30 Photoshop terms and tools to get you started

  • editing in Photoshop screenshot from Melissa Stottmann

30 Photoshop terms and tools to get you started

Learning a few basic Photoshop tools can make a big impact on your photography post production process.

If opening Photoshop makes your heart beat a little faster or induces cold sweats, then this list is for you! Here are some of the most crucial terms and tools for photographers to get started in Photoshop.

1. Action: A recorded set of steps to be carried out on an image.

2. Background: Base image in the layers panel.

3. Blending Mode: When applied to separate layers, blending modes, chosen from the dropdown menu in the layers palette, can be changed to create special effects and change the appearance of an image.

4. Brush Tool: Use the brush to create various types of artwork and paint onto and off of layer masks.  The brush, size, spacing, roundness, hardness, angle, etc. can all be altered in the brush palette.

5. Burn Tool: Darkens areas of images with a brush.

6. Clone Stamp Tool: Duplicate portions of an area within an image and “paint” over other areas to remove objects.

7. Curves Tool: Control brightness, contrast, shadows, and highlights or alter the color by moving the curve to produce different effects.

8. Color balance: Alter the amount and hue of individual colors.

9. Dodge Tool: Used to brighten areas of an image.

10. Eraser Tool: Erases the effects applied on a chosen layer.

11. Eyedropper Tool: Grabs the color value of an area within an image.

12. Feather: The process of softening the edges around a selection.

13. Flattening: Merging all of the layers into one single layer. This can also be applied to smaller groups of selected layers.

14. Gradient Tool: Fills an area with chosen colors that fade into one another.

15. Healing Brush Tool: Fixes imperfections on brush selected areas by matching the texture, lighting and shadows of nearby items within the image.

16. History Palette: The list of the most recent steps taken when editing an image and is available to help revert to a previous step.

17. Lasso Tools: Select an area of an image by hand drawing or using the Magnetic Lasso to snap to areas of an image.

18. Layer: Transparent layers stacked over the background layer to create multiple effects. These can be edited separately from one another.

19. Layer Masks: Use with a layer to apply special effects on certain portions of an image.  These are used in conjunction with the selection tools to allow them to be altered, painted on or used in conjunction with the lasso tools.

20. Levels: Similar to the curves with sliders.  Levels can adjust brightness/contrast/shadows/color.

21. Liquify: Push and pull pixels to alter areas of an image. Often used to make subjects thinner or push out areas.

22. Magic Wand Tool: Make a selection by simply clicking.  This smart tool will use colors to separate the selection from the background.

23. Marquee tools: Selection tools (rectangular, elliptical, single row, and single column) that can be used to select areas, by clicking and dragging, within an image.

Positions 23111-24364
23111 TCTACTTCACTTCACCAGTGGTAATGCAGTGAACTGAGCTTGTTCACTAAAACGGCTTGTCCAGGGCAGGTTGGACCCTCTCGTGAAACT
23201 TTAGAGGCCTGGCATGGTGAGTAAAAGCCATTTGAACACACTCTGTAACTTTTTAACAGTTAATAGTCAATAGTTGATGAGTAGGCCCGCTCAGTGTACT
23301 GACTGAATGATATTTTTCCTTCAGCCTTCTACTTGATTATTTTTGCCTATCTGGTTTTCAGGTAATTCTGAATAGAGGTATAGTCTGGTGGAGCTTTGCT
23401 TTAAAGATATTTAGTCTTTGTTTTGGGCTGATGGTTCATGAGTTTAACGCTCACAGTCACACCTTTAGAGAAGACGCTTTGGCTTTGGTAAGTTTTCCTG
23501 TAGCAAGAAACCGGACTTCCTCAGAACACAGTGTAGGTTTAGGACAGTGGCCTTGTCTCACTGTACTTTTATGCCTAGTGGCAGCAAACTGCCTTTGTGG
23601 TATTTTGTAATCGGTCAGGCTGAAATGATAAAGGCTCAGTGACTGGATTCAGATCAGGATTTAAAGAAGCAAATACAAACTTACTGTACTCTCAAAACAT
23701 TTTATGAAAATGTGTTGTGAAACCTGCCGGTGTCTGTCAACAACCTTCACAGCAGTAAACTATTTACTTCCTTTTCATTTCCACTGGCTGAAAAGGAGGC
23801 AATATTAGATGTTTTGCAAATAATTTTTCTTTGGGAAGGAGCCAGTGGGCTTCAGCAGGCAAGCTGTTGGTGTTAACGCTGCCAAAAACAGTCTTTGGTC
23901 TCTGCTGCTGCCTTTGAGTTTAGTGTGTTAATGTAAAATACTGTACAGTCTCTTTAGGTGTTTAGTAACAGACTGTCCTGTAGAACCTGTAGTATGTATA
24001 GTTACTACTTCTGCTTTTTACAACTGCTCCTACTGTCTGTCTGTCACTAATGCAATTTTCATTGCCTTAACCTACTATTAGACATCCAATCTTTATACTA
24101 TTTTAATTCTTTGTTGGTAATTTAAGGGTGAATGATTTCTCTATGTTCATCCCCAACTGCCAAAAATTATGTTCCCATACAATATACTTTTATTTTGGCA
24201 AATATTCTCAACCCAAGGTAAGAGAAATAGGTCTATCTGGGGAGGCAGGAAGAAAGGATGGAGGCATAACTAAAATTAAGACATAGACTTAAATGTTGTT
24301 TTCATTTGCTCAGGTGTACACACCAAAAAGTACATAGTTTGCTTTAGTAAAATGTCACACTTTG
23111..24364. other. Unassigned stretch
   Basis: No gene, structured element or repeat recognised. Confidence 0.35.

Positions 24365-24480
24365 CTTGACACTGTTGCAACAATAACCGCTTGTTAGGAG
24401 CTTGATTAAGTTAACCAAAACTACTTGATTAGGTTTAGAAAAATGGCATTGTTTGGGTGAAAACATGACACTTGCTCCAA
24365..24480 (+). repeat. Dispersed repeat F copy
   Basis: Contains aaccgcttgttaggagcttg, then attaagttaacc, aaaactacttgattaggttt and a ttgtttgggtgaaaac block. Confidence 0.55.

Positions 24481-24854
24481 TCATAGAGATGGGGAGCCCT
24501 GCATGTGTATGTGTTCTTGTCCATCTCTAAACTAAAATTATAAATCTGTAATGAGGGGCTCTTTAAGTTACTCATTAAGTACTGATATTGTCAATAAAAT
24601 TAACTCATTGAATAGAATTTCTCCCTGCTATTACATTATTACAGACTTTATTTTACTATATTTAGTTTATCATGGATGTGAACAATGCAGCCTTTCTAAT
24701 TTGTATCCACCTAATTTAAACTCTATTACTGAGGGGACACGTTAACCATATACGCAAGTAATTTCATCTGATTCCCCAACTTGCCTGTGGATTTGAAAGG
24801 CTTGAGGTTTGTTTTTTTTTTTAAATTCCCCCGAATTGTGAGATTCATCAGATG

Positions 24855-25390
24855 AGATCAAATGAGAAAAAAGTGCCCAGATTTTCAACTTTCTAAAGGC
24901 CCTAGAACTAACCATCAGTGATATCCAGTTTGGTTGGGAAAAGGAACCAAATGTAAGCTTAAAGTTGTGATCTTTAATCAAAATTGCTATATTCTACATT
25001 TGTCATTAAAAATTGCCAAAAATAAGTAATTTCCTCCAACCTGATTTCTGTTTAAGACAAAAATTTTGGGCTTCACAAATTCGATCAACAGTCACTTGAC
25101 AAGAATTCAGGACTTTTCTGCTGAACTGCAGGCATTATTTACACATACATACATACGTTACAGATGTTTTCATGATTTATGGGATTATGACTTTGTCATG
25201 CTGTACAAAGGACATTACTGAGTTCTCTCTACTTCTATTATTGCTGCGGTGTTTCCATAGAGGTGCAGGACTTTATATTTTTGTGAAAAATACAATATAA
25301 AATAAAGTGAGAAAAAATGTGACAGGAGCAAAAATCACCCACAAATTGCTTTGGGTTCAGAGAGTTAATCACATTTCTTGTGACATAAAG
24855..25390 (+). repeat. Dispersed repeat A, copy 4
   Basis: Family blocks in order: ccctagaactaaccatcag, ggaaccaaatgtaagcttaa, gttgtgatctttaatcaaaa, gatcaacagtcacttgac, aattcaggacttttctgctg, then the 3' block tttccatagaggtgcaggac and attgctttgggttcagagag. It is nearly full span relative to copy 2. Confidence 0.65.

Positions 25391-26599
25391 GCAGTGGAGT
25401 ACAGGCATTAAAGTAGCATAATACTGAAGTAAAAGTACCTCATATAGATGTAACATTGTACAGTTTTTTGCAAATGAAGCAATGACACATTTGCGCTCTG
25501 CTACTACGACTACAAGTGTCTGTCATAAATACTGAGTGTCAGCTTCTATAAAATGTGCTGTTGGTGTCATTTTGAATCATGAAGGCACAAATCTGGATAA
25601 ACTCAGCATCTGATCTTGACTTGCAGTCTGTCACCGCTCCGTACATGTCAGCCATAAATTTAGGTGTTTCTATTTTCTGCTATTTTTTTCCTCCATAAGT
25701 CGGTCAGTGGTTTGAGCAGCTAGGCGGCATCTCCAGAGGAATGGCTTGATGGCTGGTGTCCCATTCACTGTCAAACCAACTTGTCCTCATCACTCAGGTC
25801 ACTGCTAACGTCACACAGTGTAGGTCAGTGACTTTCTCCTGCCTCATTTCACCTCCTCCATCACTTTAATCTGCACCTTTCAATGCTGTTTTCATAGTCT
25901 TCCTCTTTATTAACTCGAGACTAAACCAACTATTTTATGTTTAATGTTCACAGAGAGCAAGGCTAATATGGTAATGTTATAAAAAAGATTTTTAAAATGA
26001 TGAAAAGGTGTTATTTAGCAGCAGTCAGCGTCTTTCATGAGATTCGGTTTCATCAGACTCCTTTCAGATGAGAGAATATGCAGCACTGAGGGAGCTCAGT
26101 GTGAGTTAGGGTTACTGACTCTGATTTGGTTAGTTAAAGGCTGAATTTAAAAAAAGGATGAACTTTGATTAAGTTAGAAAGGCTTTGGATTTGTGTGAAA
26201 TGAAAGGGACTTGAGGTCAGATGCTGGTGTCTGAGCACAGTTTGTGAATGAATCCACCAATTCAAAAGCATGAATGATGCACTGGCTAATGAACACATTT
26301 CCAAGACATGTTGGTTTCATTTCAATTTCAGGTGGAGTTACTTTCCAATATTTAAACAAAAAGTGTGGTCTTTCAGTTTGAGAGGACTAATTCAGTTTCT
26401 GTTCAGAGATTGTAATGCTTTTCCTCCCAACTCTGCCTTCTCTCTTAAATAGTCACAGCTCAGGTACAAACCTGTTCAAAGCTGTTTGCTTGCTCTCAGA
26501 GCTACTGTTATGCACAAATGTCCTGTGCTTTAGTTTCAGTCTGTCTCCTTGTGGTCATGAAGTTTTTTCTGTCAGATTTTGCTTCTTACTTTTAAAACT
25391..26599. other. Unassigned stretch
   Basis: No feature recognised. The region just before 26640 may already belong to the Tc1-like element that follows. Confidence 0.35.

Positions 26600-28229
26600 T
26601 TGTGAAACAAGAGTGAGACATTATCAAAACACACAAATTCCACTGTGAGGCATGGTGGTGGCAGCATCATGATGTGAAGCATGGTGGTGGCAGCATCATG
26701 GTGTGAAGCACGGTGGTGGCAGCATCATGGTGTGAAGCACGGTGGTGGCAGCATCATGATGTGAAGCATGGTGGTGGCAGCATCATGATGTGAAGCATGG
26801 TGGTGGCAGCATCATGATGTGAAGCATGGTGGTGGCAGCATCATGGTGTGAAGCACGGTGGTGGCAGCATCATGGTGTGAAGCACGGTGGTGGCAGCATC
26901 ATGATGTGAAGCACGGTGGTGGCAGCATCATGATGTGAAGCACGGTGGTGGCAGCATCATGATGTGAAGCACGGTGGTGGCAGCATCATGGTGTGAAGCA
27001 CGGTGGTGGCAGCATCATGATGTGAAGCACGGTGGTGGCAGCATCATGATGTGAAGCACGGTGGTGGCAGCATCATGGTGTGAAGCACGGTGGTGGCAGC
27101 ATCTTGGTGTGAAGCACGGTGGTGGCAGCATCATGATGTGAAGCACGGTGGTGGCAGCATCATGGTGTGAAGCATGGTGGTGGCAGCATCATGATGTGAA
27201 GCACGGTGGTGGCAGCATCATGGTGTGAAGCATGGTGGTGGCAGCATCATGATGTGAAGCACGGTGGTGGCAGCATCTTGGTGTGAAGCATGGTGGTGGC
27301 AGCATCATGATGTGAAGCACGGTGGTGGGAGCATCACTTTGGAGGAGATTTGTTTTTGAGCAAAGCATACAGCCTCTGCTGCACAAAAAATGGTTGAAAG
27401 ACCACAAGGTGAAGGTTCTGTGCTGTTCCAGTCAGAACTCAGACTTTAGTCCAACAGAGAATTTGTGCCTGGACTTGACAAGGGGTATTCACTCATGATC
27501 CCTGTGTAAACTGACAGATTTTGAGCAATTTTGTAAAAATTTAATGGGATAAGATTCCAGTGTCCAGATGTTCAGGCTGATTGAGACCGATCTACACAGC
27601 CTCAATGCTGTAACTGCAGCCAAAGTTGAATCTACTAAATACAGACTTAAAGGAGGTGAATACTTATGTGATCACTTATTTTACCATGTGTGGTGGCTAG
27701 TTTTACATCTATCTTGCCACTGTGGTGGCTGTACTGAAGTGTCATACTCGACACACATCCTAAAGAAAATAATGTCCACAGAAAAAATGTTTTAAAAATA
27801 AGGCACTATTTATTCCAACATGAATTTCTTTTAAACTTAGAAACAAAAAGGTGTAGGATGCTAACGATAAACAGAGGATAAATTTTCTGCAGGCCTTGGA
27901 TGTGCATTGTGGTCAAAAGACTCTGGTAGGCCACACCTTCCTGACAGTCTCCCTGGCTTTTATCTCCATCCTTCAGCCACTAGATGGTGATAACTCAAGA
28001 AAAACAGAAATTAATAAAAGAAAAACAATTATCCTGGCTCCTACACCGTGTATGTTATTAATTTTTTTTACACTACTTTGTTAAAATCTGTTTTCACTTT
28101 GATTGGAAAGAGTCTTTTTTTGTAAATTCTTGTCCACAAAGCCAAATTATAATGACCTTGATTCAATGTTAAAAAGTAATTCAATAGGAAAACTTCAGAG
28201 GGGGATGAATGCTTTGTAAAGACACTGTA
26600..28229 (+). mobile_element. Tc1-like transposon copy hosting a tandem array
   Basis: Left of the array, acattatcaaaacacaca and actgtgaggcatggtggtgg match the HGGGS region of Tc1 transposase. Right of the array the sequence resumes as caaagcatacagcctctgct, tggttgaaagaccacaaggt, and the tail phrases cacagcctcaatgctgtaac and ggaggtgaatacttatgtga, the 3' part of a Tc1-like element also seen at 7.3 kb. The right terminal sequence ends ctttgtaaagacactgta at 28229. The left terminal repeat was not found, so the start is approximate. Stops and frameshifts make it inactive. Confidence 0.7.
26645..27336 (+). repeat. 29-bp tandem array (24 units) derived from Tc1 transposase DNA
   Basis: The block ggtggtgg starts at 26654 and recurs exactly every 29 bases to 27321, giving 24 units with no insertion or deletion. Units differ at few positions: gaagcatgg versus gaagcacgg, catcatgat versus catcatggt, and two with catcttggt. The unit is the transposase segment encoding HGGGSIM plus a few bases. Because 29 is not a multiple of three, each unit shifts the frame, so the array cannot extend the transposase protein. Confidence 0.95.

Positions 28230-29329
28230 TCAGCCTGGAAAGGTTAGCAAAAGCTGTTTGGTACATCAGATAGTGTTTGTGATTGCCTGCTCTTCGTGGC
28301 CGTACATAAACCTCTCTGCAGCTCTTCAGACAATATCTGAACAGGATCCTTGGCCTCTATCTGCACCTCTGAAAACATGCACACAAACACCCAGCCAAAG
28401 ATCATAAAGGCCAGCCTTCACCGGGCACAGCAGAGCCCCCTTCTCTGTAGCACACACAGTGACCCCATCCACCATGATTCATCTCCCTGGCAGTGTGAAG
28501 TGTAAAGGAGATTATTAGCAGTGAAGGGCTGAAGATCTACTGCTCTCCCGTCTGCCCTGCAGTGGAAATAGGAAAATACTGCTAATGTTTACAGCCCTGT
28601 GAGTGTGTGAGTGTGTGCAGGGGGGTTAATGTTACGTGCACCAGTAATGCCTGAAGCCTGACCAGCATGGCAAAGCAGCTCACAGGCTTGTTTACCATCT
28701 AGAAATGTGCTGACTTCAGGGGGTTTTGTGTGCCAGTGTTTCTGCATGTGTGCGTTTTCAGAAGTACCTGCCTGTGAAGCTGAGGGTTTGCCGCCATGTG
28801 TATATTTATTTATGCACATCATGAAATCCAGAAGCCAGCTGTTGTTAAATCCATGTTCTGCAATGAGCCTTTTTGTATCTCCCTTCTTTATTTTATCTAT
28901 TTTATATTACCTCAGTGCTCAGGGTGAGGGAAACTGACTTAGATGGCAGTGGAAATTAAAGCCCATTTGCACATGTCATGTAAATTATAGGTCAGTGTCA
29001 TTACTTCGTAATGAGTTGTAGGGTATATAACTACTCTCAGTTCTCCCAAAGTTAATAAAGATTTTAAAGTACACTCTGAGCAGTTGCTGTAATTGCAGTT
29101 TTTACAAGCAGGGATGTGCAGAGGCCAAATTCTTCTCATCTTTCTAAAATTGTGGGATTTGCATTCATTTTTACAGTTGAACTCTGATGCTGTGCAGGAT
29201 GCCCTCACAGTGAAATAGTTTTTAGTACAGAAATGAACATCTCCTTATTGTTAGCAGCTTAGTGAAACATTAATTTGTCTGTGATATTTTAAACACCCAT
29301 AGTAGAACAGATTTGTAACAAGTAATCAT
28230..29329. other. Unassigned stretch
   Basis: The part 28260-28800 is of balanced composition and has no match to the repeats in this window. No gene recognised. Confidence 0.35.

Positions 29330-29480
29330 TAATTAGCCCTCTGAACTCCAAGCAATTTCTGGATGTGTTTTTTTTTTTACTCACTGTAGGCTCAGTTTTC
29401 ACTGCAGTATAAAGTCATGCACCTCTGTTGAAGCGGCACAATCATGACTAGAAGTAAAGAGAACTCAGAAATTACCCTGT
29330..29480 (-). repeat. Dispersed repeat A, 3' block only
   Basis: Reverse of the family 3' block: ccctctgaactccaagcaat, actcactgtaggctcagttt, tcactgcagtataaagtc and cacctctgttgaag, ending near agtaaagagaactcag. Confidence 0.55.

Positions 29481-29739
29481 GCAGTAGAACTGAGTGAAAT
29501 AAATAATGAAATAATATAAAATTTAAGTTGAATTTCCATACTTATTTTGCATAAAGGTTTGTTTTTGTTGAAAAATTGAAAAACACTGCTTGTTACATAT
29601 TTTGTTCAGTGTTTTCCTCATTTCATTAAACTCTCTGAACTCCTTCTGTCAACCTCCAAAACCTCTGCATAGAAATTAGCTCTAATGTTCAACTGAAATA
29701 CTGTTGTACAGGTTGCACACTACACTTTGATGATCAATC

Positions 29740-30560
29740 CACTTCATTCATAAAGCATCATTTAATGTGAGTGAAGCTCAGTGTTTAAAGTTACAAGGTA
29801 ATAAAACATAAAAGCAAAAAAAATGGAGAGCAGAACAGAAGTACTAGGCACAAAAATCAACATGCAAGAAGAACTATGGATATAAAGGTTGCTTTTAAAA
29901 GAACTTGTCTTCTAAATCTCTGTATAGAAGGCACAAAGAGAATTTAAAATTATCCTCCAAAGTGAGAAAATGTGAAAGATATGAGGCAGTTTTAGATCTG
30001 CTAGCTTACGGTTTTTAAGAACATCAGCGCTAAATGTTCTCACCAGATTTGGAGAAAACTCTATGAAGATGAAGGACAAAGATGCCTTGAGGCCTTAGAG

24. Opacity: The percentage of transparency through a layer, brush, or other object.

25. Paint Bucket tool: Fills a selected and closed section of an image with a chosen color.

26. Patch tool: Similar to the healing brush, select a portion of the image and drag to a new location to use a portion of that area to heal.

27. PSD file: Photoshop file that can leave layers intact for working on an image at a later time.

28. Selective Color: Allows adjustments to be made on colors independently, affecting just the chosen hues.

29. Toolbox: This holds all of the tools needed to edit an image. Located on the left side of the screen.

30. Unsharp Mask: Sharpen an image by increasing the values.  Found under Filter>Sharpen>Unsharp Mask.

About the Author:

Instructor of CPS’s Photographing Your Family’s Everyday, Melissa Stottmann is a newborn, children and family (including her own!) photographer from Wilmington, Delaware that is working on slowly getting her feet wet in the wedding industry. Shooting primarily with her D800, though using film occasionally, Melissa is often found with a 35mm or 85mm lens attached. Melissa believes that every moment is significant and uses her camera to bring attention to otherwise ordinary moments. Her portrait, lifestyle and documentary work revolves around the peaceful and serene life she craves. Visit Melissa Stottmann online.


  1. Lindsey Pedey Apr 16 2015 at 1:27 pm - Reply

    Thank you for this Melissa!

  2. JanTyler Apr 16 2015 at 2:08 pm - Reply

    Oh, this is such an incredibly useful list! Thank you so much for putting it all out there in one place…and for doing it so simply! <3

  3. maureen zacharias Jun 07 2017 at 2:09 pm - Reply

    I bought Scott Kelby’s Photoshop Book and I’m having a hard time with it because It’s not for beginners I’ve figured out what most of these terms means during the past 18 months, but I love having this list. Thanks again to everyone at CM who contributes to the tutorials.

    • Melissa Stottmann Jun 11 2017 at 9:07 pm - Reply

      Thank you for your comment, Maureen! I’m so happy the list was useful. I know how frustrating it is when you are figuring it all out <3

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